In 2014 the era of Steve Ballmer at Microsoft ended. For quite a while this transition was incoming and Microsoft's search for a proper successor spawned many questions and speculations. Weird names and interesting alternatives have been coming and going all the time. One of the most strangest proposals was that the CEO of Ford (Alan Mulally) should become CEO of Microsoft. This one actually was (at least among popular media) so popular that I got the impression that is indeed the potential successor.
At this time I was worried a lot about Microsoft. Being German means being critical - but I could see the value that Microsoft brought, still brings, and can still deliver in terms of high-quality software and information processing. Hence I felt nervous for them back then.
Luckily, out of a sudden Microsoft announced that Satya Nadella would take over. At this time a name mostly unknown to me - but from the initial announcement a quick research revealed: this is the best decision ever made. This is a prime example of what a big company should do. This is great. Needless to say: That day I bought a (for my personal dimensions) giant pile of Microsoft stock that I still hold today.
Why was this one of the simplest investments I have ever done? Obviously, a lot can go wrong. You never know. But at least the basic foundation should be right. In this case everything was right. Microsoft has top employees. They are agile in their mind and heart. They adjust to the situation. When they see the right thing they go for it. This is a major difference to many other companies that (unfortunately) have mostly mediocre stuff not willing to change things and do the actual work of building something new.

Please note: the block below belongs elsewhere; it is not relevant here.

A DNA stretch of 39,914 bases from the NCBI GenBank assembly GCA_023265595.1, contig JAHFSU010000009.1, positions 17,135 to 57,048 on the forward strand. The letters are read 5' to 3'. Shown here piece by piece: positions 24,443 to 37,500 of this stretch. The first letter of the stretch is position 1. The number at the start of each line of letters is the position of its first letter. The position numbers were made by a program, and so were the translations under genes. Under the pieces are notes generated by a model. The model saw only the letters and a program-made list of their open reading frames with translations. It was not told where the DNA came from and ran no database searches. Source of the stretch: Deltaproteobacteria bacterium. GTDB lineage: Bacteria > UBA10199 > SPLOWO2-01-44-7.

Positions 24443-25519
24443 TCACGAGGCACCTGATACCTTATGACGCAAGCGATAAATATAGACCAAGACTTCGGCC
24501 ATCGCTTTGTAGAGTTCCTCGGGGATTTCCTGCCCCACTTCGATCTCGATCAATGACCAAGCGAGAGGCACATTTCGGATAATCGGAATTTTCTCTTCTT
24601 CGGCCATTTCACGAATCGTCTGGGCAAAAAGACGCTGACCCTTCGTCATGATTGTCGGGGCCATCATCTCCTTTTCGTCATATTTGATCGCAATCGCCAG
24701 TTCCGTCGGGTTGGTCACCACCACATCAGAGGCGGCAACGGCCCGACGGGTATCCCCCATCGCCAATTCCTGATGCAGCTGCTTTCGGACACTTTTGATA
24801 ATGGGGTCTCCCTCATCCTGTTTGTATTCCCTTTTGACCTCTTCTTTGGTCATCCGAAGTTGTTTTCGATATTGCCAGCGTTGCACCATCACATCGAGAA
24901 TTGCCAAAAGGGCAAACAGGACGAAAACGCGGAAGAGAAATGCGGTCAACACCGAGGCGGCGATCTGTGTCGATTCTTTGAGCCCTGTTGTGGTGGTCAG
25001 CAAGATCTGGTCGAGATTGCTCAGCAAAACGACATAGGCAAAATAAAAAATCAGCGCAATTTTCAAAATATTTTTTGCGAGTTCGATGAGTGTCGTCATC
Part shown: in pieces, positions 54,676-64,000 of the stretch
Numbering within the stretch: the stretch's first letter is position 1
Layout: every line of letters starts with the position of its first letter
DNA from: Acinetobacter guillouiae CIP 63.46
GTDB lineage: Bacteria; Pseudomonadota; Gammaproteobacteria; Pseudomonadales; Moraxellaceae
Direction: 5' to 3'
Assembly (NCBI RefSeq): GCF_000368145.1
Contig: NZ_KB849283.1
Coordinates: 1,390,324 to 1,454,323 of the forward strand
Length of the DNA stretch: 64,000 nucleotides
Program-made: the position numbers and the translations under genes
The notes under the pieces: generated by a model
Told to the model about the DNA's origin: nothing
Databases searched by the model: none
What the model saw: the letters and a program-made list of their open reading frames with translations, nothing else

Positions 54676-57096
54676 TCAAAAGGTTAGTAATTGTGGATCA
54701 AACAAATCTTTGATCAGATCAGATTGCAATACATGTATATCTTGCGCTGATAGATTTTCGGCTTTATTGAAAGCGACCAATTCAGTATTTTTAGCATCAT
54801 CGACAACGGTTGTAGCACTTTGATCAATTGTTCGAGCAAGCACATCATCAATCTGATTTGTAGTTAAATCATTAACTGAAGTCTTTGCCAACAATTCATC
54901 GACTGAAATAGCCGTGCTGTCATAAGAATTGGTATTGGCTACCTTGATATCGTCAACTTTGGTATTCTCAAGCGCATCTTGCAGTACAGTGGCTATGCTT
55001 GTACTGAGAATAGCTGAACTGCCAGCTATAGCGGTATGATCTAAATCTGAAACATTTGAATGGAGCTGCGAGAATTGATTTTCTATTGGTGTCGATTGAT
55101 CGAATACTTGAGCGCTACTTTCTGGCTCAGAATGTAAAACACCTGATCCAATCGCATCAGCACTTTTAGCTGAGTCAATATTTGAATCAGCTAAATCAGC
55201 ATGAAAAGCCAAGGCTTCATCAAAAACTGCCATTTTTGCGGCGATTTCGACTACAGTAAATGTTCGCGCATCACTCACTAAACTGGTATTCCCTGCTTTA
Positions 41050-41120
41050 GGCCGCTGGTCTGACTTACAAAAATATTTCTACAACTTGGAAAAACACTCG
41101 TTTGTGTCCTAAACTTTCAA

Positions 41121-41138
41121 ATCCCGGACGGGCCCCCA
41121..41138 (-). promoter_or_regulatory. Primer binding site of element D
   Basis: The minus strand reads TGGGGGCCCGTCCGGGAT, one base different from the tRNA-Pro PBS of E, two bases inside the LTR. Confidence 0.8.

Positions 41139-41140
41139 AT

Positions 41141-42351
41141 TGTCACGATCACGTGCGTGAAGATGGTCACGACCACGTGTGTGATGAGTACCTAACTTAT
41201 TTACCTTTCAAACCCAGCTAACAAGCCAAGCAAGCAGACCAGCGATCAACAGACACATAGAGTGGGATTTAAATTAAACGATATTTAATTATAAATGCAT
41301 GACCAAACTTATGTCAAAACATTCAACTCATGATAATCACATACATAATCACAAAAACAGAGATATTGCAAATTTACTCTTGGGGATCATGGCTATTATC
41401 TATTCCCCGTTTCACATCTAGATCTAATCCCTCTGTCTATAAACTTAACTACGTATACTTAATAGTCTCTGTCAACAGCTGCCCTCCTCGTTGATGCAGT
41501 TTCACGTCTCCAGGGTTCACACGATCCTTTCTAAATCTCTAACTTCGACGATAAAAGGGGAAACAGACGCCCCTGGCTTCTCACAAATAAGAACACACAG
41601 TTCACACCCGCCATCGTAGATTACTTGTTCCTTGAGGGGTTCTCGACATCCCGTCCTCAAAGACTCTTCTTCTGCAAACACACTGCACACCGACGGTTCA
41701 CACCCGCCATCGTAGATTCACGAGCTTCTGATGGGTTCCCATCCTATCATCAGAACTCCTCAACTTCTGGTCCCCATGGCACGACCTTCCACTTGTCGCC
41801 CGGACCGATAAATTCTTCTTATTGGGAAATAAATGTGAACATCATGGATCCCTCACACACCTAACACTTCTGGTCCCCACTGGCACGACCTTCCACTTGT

But every foundation needs a vision to follow and a strong leadership. A technology company leads a technology-driven leader. Satya is 100% fitting. He has clear business goals, but he also wants to have the best solution. The equation is simple: If you have a mediocre solution you may win via your great marketing, or some other side-effect. If you have a great solution, a great market position, and great marketing - then there is nothing that can go wrong.
A technology company needs to be innovative. Yes, the business models need to be right and efficiency should also be okay-ish. But at the end of a day a technology company is selling technology. Once its not innovative it will slowly go down until its just one of many. Apple can tell that story (again) these days.
My great fear was that a golf playing buddy of whomever (having a place on the Microsoft board) will take over Microsoft - a guy with only a business perspective. Don't get me wrong - that can work out under certain circumstances, but in general it won't. Fortunately, Ballmer knew what was needed to give Microsoft the right boost. And here we are today - when the market has also accepted this truth.